My dad’s mother died when he was nine years old and his father, who ran the local smith shop and ice house in the 1940’s, died five years later. At fourteen my dad was orphaned.
Because my dad had no other family that would permanently take him in, he went to live at Father Flannigan’s Boys Town in Omaha, Nebraska until he graduated from high school. He remembers his dad’s booming voice singing loud in church, his unmistakable laugh, his work ethic, his discipline. He remembers his mom’s long dark hair, the enormous cast iron pot she washed their clothes with lye soap in on a daily basis, as well as her compassionate embraces. He then remembers the shock of it all gone within five years.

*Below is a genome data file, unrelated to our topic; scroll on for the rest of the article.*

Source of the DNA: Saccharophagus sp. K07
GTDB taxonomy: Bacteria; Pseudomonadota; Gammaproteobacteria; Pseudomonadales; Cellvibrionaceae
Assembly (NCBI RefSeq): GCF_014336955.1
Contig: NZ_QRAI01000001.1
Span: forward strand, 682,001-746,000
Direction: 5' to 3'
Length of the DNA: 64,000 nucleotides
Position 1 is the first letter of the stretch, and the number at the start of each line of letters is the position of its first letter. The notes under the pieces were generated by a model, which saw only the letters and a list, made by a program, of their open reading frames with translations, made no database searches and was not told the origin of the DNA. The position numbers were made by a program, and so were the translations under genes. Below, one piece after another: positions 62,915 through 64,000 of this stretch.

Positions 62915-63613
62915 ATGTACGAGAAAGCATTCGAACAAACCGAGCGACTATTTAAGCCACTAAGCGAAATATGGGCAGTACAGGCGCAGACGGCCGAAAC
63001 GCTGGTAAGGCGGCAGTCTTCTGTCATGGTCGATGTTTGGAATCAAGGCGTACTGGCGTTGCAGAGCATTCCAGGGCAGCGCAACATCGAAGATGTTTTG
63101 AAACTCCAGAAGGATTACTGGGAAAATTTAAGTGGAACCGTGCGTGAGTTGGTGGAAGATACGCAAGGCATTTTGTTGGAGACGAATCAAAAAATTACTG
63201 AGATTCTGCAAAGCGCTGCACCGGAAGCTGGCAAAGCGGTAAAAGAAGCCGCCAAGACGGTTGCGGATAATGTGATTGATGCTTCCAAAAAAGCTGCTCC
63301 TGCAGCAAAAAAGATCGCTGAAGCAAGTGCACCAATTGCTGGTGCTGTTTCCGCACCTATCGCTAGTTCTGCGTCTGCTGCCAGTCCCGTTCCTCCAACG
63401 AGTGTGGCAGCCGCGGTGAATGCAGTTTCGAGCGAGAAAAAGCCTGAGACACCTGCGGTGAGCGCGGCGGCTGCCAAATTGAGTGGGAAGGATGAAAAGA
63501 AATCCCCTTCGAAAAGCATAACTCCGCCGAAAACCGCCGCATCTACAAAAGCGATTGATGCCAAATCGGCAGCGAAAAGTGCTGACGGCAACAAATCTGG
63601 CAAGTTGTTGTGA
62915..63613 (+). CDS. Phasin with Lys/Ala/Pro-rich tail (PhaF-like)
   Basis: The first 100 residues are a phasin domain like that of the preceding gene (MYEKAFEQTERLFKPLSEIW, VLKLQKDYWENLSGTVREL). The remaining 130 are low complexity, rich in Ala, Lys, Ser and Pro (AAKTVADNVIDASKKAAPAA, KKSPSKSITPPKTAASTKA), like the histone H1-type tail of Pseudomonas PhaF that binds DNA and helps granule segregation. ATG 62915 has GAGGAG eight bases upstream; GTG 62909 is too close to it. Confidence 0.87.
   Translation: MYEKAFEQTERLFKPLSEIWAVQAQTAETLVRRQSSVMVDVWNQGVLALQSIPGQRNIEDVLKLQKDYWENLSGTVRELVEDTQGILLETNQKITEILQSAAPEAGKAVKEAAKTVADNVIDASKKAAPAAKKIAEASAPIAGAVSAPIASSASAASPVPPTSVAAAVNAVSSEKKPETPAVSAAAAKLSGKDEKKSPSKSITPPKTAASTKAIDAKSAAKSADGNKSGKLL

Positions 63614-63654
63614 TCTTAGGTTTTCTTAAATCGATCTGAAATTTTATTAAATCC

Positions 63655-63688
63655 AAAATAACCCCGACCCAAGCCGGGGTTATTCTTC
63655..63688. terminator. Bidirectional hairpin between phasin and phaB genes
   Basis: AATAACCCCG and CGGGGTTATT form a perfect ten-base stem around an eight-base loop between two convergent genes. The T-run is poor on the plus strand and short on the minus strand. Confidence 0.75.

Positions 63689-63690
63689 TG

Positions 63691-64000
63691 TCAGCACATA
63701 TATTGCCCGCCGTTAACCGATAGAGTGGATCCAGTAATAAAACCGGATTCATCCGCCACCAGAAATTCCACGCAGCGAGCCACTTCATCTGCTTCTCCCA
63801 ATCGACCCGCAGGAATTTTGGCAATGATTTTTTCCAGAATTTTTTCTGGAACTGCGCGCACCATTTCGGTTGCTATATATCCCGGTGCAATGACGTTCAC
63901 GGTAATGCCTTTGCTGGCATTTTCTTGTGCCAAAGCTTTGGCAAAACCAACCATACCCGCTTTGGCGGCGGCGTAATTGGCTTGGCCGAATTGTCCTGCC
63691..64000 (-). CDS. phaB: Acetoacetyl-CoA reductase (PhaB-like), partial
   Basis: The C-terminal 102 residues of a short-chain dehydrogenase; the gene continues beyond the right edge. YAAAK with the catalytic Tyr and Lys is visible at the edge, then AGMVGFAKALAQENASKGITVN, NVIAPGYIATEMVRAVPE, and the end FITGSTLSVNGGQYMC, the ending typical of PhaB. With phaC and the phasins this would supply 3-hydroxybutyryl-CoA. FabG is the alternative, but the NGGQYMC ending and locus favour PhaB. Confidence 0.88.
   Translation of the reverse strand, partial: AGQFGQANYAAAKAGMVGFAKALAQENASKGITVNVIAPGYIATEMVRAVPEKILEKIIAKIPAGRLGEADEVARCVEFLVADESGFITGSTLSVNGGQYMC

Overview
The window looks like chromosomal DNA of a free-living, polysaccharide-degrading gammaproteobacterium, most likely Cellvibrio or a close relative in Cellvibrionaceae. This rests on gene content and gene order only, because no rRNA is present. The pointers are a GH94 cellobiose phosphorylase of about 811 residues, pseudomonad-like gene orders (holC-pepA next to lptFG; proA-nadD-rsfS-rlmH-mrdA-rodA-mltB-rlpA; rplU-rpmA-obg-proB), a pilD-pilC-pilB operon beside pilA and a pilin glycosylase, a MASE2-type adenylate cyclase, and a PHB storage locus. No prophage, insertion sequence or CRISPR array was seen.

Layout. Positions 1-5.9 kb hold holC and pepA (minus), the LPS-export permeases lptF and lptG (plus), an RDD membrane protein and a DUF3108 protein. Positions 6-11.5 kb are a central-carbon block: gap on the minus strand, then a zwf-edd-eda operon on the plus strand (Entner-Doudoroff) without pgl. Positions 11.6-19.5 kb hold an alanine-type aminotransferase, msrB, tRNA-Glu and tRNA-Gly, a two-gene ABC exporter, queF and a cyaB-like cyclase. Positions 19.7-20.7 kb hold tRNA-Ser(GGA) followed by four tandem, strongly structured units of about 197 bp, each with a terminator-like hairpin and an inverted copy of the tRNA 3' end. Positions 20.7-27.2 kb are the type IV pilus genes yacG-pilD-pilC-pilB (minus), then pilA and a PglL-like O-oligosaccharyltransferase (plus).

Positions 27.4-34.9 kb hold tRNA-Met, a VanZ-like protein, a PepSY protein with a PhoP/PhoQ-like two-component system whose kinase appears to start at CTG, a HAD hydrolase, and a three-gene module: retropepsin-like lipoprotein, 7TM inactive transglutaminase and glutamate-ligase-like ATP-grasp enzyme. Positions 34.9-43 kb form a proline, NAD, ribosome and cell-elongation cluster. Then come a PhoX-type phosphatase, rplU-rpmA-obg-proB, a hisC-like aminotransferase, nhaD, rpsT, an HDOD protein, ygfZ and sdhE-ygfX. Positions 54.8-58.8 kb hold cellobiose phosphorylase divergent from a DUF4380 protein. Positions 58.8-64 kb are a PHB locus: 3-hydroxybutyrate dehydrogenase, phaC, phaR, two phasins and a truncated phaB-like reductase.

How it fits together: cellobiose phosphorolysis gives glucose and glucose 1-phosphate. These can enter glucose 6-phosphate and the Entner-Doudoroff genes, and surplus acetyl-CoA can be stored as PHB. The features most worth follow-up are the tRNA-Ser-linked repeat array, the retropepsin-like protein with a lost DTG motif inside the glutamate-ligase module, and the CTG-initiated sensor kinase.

He then knew the deep pain and loneliness of not having anybody to call family, no one to spend Christmas with; nobody to tell him that he was loved. My dad would tell me how he wished someone would want him enough to adopt him. He missed having a family. He wanted another family, any other family. He knew the importance of family and its beauty at a very young age.
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